“It will also give employees a chance to shine as they will be exposed to a panel of internal and external judges,” says Raynaud.
These include Google’s Christie Travers-Smith who is the industry head for fashion, luxury and beauty and Nick Baughan, managing director of media agency Maxus UK.
It is a valuable exercise for the business as a whole too as Raynaud believes there is something to be learned from all 50 of the ideas that have been submitted.
“I have already gained some very interesting insights,” she says. “They might not all be the most innovative, but nonetheless they are good ideas that can be activated almost immediately.”
If successful, Raynaud believes the Next Fund concept will be introduced to other divisions.
On a different scale, and this time promoting entrepreneurship outside the business, sugar brand Tate & Lyle is offering baking entrepreneurs a £5,000 investment.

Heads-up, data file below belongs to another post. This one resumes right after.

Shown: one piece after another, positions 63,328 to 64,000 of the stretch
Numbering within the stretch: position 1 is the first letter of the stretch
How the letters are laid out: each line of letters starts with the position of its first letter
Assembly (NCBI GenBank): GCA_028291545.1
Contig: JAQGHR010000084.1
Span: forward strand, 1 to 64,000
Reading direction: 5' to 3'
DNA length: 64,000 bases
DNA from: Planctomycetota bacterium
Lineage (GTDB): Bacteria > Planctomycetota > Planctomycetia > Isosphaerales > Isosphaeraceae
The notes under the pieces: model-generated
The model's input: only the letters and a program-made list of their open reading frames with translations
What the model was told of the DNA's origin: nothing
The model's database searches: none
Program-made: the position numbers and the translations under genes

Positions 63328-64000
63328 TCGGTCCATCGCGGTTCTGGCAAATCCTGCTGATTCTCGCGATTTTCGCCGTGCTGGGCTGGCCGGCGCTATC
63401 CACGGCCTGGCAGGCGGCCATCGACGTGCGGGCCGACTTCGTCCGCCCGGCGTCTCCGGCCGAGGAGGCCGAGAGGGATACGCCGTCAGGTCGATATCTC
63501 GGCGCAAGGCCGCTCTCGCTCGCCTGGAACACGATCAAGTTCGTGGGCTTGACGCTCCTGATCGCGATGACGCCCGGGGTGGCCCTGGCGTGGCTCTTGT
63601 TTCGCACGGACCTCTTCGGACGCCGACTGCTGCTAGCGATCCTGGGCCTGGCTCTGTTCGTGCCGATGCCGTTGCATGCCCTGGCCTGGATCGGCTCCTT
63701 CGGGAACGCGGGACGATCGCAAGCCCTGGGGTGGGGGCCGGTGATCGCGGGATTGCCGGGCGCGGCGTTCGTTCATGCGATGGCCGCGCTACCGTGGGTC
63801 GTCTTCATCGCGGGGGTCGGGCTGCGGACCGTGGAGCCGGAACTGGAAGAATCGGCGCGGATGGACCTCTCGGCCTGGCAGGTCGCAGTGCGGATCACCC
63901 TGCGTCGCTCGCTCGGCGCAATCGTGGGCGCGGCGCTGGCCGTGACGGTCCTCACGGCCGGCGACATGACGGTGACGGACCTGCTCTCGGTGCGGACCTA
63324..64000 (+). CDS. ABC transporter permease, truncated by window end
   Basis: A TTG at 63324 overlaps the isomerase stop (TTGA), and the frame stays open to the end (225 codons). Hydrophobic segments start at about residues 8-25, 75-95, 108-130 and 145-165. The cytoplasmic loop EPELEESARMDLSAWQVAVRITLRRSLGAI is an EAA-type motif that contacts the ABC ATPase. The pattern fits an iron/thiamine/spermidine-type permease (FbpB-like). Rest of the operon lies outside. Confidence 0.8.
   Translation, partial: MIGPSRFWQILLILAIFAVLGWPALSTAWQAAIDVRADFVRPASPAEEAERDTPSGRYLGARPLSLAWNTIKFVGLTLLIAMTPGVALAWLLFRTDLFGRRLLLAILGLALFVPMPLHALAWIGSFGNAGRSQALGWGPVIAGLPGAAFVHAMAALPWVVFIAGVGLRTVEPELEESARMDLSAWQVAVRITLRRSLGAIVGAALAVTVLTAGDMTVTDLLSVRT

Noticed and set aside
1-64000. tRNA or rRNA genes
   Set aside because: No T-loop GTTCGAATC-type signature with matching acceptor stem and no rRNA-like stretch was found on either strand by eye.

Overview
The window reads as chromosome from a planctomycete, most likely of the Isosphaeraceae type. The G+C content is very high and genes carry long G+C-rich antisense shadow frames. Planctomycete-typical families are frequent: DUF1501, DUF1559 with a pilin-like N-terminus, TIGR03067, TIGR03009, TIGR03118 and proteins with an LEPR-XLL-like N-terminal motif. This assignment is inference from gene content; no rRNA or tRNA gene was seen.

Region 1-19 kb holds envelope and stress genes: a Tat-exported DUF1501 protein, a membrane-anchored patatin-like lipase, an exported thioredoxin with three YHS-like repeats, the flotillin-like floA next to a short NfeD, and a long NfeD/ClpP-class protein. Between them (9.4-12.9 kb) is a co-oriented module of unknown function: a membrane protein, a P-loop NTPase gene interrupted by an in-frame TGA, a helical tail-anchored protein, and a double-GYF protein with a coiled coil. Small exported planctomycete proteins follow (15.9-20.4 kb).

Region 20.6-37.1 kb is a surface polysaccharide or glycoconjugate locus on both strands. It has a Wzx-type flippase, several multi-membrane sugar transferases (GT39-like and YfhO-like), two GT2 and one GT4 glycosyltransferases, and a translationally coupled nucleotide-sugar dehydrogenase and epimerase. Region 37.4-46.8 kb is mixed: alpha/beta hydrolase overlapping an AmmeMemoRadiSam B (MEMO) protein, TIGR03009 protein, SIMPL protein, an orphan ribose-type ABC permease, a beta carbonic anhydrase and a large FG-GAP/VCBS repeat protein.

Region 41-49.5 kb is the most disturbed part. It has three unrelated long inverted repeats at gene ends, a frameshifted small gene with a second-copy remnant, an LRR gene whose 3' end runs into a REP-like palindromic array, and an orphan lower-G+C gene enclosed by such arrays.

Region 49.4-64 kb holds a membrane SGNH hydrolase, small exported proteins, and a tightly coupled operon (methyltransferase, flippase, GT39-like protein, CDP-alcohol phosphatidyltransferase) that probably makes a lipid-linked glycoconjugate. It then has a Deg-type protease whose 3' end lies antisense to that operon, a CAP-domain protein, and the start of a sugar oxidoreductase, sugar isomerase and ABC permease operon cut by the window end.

As part of its Bake Your Dreams Come True campaign, the sugar company is asking amateur bakers to submit their business plans before a panel picks five businesses to back.
“It is important to us that we build on this trend for home baking by offering the right kind of support,” says James Whiteley, senior brand manager at Tate & Lyle.
“We are looking to combine that insight with the wider narrative that is calling for organisations to help small businesses. These kind of ideas might get missed by financial institutions, so this is our way of helping people realise their dreams.”
Whiteley believes the initiative will have a positive impact on internal teams too. “This campaign opens up new experiences and opportunities to individuals and teams within our business,” he says. “Such activity, grounded in home baking, highlights internally that our industry is exciting and that the Tate & Lyle brand continues to be relevant.”